When it comes to international travel, where you're going may not matter as much as where you're coming from.
That's because different passports allow varying levels of so-called "travel freedom".
While some travelers are able to breeze through customs and stay abroad for months or even years, others are subject to expensive visas, strict time limits or an otherwise heavy vetting process.
So why is there this discrepancy?
Which countries have the most powerful passports?
Well, passports tend to reflect their country's international standing.
That is, countries with mostly positive diplomatic relations tend to have more powerful passports.
Because the leaders of those countries have jointly signed on to bilateral visa agreements.
For example, Afghan passport holders are extremely limited in where they can travel, as the country is embroiled in many international conflicts.
According to the 2017 Passport Index, which ranks countries by the number of nations their citizens can enter without a visa, Singapore has one of the most powerful passports.
Since its founding in 1965, Singapore's foreign policy has been predicated on fostering as many international friends as possible.
The country took a neutral stance during the Cold War, instead focusing its efforts on uniting Southeast Asian countries under ASEAN.
Today, the country plays an active role in the United Nations, often standing up to world powers like the US, China and the UK, to ensure that smaller nations have a say in international affairs.
It even upholds friendly relations with Malaysia, the country it separated from more than 50 years ago amid political and racial tension.
As a result of its good international standing, Singaporean passport holders can travel visa-free to 156 countries and territories, including all of Europe, a region that is notoriously difficult to gain full access to.
Sweden takes a similar approach to foreign policy, and accordingly, has an equally powerful passport.
Sweden has not fought in an armed conflict since the early 19th century, when it fought on the losing side of the Napoleonic Wars.
Instead, its military has focused on encouraging countries to disarm, peacekeeping and other support missions.
As a neutral state, Sweden often serves as a protector for less powerful nations, and a mediator in international disputes.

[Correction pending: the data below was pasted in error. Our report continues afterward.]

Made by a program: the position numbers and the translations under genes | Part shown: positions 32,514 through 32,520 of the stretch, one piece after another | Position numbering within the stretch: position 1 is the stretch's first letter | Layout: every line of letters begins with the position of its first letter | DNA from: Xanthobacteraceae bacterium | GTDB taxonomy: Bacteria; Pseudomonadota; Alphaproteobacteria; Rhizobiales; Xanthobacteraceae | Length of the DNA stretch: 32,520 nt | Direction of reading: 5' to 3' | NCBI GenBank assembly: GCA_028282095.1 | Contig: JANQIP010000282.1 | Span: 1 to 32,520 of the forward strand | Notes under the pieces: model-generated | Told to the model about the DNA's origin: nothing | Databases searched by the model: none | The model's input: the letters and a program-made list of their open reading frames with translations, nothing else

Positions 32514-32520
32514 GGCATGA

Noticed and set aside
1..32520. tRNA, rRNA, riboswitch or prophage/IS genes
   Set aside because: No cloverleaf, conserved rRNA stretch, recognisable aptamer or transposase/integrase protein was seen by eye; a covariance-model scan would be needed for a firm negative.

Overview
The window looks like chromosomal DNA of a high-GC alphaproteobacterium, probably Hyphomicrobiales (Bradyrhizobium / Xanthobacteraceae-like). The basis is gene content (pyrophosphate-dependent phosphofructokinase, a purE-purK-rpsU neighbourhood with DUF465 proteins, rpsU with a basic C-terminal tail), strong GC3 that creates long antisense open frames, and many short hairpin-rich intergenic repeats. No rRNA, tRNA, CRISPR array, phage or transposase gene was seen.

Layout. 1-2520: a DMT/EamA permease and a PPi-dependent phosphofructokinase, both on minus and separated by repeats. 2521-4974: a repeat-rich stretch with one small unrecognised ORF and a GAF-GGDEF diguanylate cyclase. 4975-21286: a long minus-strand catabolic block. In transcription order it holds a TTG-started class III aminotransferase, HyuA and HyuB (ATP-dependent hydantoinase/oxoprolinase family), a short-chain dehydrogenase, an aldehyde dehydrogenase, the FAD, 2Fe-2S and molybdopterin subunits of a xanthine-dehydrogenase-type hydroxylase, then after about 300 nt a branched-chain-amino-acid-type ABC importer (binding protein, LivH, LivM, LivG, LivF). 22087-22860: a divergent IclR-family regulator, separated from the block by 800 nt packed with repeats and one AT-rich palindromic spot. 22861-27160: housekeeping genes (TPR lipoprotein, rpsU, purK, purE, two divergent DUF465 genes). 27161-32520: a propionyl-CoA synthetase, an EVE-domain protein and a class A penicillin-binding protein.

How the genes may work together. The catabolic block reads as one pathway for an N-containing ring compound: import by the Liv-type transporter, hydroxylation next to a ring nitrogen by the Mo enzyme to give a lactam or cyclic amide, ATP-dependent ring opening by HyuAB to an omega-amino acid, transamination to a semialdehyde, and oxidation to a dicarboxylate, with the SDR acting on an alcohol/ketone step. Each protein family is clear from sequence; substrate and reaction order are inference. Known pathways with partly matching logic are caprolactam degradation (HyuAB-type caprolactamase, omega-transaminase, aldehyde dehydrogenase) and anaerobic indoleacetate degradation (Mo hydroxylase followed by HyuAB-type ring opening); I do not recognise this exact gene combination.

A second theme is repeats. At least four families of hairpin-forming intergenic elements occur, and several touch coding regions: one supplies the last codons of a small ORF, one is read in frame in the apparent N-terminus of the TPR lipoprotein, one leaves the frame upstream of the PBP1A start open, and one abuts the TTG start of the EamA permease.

But the most powerful passport is that of Germany, offering visa-free access to 157 countries and territories.
Germany is arguably one of the world's strongest supporters of global cooperation.
It is a member of many international organizations, and contributes more net funding to the European Union than any other member country.
Germany takes a leading role in solving global problems, like climate change, nuclear weapons development and terrorism, and has used much of its own budget to bail out struggling EU economies like Greece.
But forging friendships with other nations isn't the only way to gain widespread visa-free travel.
Some countries, like China, have seen increased travel freedom simply because their citizens have on average become wealthier.
In 2015, Japan, South Korea, and the US all eased visa restrictions on Chinese tourists.
Presumably because of the economic benefits they would likely bring with them.
The Passport Index also shows that being a citizen of a global superpower is not all that important to one's travel freedom.
In another study of travel freedom, the United States comes in fourth place, as relations with countries like Vietnam are still somewhat tense.
In the end, a country's travel freedom is hugely important to its citizens.
The ability to move freely around the world is often correlated to a person's economic opportunity, upward mobility and general quality of life.
As globalization takes hold, powerful passports are more critical now than ever.
No matter where your passport's from, some countries are notoriously difficult to enter, especially if you are of a certain nationality.
To find out more about which countries you probably can't visit, check out this video.
Along with Finland, Germany, Sweden and the UK, the U.S. has the most powerful travel privileges in the world allowing visa-free access to 174 countries.
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